The mobilizer then needs to train the committee in participatory planning, management and leadership, so that it does not become non-transparent (secretive) to the community as a whole. The CIC should review the action plan, add details as needed, and prepare a project design for community approval (again using the participatory methods encouraged by the mobilizer).

Here it is necessary to look more into the community management strategy (in Part B) and integrate it into this mobilization cycle.

Implementation and Monitoring:

At this point the community and its leaders, like the politicians and journalists, will be more interested in the actions and results (eg the building of the latrine, water supply, clinic or school), and needs to be reminded and encouraged that monitoring and reporting must be concurrent with the action. This is where community enthusiasm can decline or be destroyed, if the action (especially in its finances) is not transparent, and made fully clear to all the community members.

While the goal of the community is the finished facility, the goal of the strategy and mobilizer is increased community strength and capacity, so emphasis is put on monitoring and reporting (verbal and written).

Also (see the community management part), this is where the community becomes aware of more needed training in skills related to the action (financial and accounting skills, report writing, technical skills), and where, again, the Part B of the strategy must be integrated with this mobilization cycle.

Assessment and Evaluation (of Impact):

While the monitoring and reporting is aimed at observing the action in order to make adjustments and avoid getting off track, it is then supplemented by more in-depth assessment and evaluation.

This includes the assessment of impact of the action, and a value judgement about how it was carried out, if it should have been carried out, and what instead should have been planned. This in turn opens the door to repeating the cycle, because it serves the same purpose as the initial situation analysis and community assessment.

Repeating the Cycle:

This is not a once-and-for-all action. It is a process of social change (development) and must be sustained.

While the community will be at a higher level of empowerment that before implementing this first cycle, it should be initiated again. Furthermore, the mobilizer must train a replacement in view of eventual departure, and the series of mobilizers should identify internal mobilizers (who will not use the mobilizing techniques for their own personal benefit at the expense of community strengthening) from within the community who will be able to sustain the stimulation and interventions after the mobilizers' agency or ministry moves on.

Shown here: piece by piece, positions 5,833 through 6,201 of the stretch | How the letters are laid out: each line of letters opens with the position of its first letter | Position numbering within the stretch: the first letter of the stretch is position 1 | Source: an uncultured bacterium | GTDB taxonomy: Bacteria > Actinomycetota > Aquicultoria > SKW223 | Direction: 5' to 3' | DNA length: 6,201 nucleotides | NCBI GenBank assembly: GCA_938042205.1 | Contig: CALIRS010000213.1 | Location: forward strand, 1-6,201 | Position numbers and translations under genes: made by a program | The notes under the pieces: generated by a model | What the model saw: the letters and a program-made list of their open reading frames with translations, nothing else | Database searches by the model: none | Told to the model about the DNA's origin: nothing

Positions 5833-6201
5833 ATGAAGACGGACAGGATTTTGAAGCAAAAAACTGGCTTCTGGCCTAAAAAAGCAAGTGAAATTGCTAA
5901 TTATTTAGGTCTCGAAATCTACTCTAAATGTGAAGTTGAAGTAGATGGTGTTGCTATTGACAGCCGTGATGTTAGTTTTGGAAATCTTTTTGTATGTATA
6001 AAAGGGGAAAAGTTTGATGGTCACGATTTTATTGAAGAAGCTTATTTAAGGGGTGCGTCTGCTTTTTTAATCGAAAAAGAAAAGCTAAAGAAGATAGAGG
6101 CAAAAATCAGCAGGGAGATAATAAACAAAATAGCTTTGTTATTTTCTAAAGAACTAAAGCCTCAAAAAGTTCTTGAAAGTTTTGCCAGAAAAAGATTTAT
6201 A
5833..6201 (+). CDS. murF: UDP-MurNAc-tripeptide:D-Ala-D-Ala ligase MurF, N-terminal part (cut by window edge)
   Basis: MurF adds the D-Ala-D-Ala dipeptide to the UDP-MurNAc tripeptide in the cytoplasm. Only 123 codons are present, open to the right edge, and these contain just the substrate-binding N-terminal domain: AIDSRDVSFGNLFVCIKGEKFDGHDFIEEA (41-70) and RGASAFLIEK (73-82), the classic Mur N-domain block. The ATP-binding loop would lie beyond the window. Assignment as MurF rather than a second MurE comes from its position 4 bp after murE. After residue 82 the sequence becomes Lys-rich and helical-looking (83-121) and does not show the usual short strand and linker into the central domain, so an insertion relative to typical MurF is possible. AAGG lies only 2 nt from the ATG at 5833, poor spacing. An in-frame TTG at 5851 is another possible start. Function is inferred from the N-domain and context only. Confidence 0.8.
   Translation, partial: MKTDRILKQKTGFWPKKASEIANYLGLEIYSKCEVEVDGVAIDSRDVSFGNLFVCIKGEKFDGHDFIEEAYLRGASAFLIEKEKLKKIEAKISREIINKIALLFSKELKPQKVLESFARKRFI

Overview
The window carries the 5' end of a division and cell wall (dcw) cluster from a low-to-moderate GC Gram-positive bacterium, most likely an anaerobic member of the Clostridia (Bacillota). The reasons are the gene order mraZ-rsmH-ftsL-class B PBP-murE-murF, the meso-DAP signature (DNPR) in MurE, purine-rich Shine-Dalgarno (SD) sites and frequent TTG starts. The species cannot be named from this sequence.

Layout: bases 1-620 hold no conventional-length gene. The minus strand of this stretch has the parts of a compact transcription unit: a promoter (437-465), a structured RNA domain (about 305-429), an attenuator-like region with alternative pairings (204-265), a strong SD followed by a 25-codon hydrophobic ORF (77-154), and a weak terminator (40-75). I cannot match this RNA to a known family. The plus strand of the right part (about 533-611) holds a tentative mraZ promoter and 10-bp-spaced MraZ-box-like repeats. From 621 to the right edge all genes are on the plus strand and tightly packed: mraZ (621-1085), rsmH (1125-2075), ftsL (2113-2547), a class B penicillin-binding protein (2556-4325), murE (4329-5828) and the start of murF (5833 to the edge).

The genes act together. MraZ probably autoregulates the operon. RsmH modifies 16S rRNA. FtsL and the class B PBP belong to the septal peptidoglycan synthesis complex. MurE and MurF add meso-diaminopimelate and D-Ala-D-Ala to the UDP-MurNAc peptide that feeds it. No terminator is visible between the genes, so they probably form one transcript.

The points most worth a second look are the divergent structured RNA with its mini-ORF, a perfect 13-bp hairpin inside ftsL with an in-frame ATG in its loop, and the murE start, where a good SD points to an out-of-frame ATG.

Each step of the mobilization cycle is related to those before and after it, and to the cycle as a whole. There is a logical and functional order to the steps. Each time the cycle is repeated, it is done so on the basis of assessments made during the previous cycle, and builds upon the results of the strengthening that has already taken place.

Other Capacity Development Interventions:

The following interventions are also part of the mobilization strategy, but may be inserted at various points in the mobilization cycle. This can be determined by the mobilizer, if knowledgeable and sensitive to the changing conditions in the community.

  • Assessment and analysis of existing local organizations (elders' or other councils, women's groups, credit rotation groups, people's movements, associations of special interest groups, such as the disabled or other vulnerable groups), before, during and after each of the cycles;
  • Enhancing local organizations (ensuring representation and participation in community affairs), promoting gender participation, assisting in legal status of community organizations;
  • Fostering co-operative and functional relationships between various organizations: promoting opportunities for co-ordination and pooling of local resources (human, capital, supplies, land);
  • Income and employment generation, emphasizing training, credit, marketing;
  • Settlement shelter and infrastructure upgrading;
  • Environmental activities (eg promoting community-based waste management systems which protect natural resources); and
  • Participatory disaster mitigation and management (refugee camps, resettlement, rehabilitation).

The goals of mobilization to develop a community may vary from county to county. Nevertheless, common elements include: poverty eradication, good governance, change in social organization (development), community capacity building, empowering low income and marginalized people, and gender balance.

Part B: Community Management:

The main feature of "community management training" goes well beyond the orthodox purpose of training, (the transfer of skills to the trainees, awareness raising, information transfer, and encouragement) most importantly, it includes organizational strengthening.

Where no organization existed, it creates new structures designed to obtain the results desired by the community; where some organization already exists, it re-structures for increased effectiveness in obtaining the objectives generated and chosen by the community.

The organizing is built upon the four central management questions (What do we want? What do we have? How do we best use what we have to get what we want? and What will happen when we do?)

Community Management Training: